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Castell Nos

A Scheduled Monument in Maerdy (Y Maerdy), Rhondda, Cynon, Taff (Rhondda Cynon Taf)

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Coordinates

Latitude: 51.6907 / 51°41'26"N

Longitude: -3.4989 / 3°29'56"W

OS Eastings: 296488

OS Northings: 200172

OS Grid: SN964001

Mapcode National: GBR HH.4QM8

Mapcode Global: VH5GM.9RMR

Entry Name: Castell Nos

Scheduled Date: 24 July 1979

Source: Cadw

Source ID: 3886

Cadw Legacy ID: GM408

Schedule Class: Defence

Category: Motte

Period: Medieval

County: Rhondda, Cynon, Taff (Rhondda Cynon Taf)

Community: Maerdy (Y Maerdy)

Built-Up Area: Ferndale

Traditional County: Glamorgan

Description

The monument consists of the remains of a defensive motte probably dating to the medieval period. It is unusual in that instead of creating an earthen mound (motte) to defend, a natural pennant sandstone outcrop has been artificially scarped and steepened. The outcrop is set above the precipitous eastern slope of the head of the Rhondda Fach Valley. It commands the Glamorgan side of the watershed between the Rhondda area and Brecon. It thus controls one of the major routes into the Glamorgan uplands from the north.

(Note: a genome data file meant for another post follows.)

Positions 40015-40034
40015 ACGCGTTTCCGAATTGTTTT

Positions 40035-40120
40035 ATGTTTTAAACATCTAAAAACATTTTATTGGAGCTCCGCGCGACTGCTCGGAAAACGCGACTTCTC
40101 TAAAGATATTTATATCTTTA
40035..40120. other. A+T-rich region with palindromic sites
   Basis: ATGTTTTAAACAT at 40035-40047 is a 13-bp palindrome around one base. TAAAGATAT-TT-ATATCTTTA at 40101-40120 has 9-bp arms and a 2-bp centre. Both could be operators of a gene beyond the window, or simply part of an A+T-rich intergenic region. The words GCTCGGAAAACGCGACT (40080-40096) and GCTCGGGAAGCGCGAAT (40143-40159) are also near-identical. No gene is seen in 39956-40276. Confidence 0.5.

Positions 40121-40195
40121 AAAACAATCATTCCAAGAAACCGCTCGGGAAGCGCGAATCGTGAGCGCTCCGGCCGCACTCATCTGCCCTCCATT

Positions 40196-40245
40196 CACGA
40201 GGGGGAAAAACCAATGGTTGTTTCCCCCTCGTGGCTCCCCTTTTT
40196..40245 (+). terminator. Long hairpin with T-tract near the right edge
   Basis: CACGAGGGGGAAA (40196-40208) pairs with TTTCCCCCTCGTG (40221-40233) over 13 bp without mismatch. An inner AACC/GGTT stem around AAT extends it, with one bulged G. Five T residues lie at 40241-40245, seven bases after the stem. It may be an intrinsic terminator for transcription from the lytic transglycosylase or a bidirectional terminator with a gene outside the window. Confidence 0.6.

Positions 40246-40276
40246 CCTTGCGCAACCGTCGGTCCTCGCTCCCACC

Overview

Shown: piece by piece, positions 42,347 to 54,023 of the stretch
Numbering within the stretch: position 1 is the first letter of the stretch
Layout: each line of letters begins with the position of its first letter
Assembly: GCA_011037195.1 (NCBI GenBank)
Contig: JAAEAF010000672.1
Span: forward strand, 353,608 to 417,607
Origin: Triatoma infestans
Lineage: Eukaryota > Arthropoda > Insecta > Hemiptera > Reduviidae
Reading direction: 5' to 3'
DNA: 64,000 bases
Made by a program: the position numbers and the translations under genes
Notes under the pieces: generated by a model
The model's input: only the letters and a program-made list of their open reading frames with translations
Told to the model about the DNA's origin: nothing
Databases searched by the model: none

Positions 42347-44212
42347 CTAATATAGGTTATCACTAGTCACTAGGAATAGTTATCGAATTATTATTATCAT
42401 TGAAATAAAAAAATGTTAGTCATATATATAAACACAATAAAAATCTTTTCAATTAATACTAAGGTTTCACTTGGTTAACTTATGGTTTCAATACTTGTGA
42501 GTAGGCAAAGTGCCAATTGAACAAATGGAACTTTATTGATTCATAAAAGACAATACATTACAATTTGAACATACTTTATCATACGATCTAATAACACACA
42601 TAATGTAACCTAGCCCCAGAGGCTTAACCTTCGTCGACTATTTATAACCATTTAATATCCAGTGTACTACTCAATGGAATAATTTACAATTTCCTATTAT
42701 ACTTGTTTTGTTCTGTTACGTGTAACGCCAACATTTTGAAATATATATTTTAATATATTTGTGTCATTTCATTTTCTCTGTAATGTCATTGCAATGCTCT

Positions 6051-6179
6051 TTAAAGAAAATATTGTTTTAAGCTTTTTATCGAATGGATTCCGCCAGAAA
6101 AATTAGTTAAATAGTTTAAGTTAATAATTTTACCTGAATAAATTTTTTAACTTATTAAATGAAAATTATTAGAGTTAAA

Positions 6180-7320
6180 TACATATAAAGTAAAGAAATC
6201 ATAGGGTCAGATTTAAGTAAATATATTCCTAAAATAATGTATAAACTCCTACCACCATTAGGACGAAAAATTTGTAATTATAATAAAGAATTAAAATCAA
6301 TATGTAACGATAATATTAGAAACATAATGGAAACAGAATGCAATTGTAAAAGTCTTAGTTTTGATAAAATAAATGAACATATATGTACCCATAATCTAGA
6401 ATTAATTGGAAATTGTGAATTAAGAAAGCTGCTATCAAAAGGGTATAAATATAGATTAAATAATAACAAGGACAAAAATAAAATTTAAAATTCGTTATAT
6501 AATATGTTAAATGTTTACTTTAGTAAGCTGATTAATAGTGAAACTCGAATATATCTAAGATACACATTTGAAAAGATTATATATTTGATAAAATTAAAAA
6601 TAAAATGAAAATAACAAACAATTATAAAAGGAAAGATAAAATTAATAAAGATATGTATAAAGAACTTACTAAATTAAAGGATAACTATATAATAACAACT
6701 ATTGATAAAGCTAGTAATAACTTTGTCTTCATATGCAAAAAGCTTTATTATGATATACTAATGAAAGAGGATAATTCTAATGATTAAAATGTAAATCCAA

At the northern end of the outcrop there is a ditch approx. 3m below the break of scarp which curves round in a 'half moon' shape and this protects the less steep northern approach. In the centre of the ditch is a masonry foundation 3m square, possibly connected with a drawbridge abutment. There is a second slight ditch, running concentric to the first, 27m beyond it. It is an usual site and may have been used as a castle mound built in the period following the seizure of Glyn Rhondda by de Clare in 1246.

The monument is of national importance for its potential to enhance our knowledge of medieval defensive practices. The monument is well-preserved and an important relic of the medieval landscape. It retains significant archaeological potential, with a strong probability of the presence of both structural evidence and intact associated deposits.

The scheduled area comprises the remains described and areas around them within which related evidence may be expected to survive.

Source: Cadw

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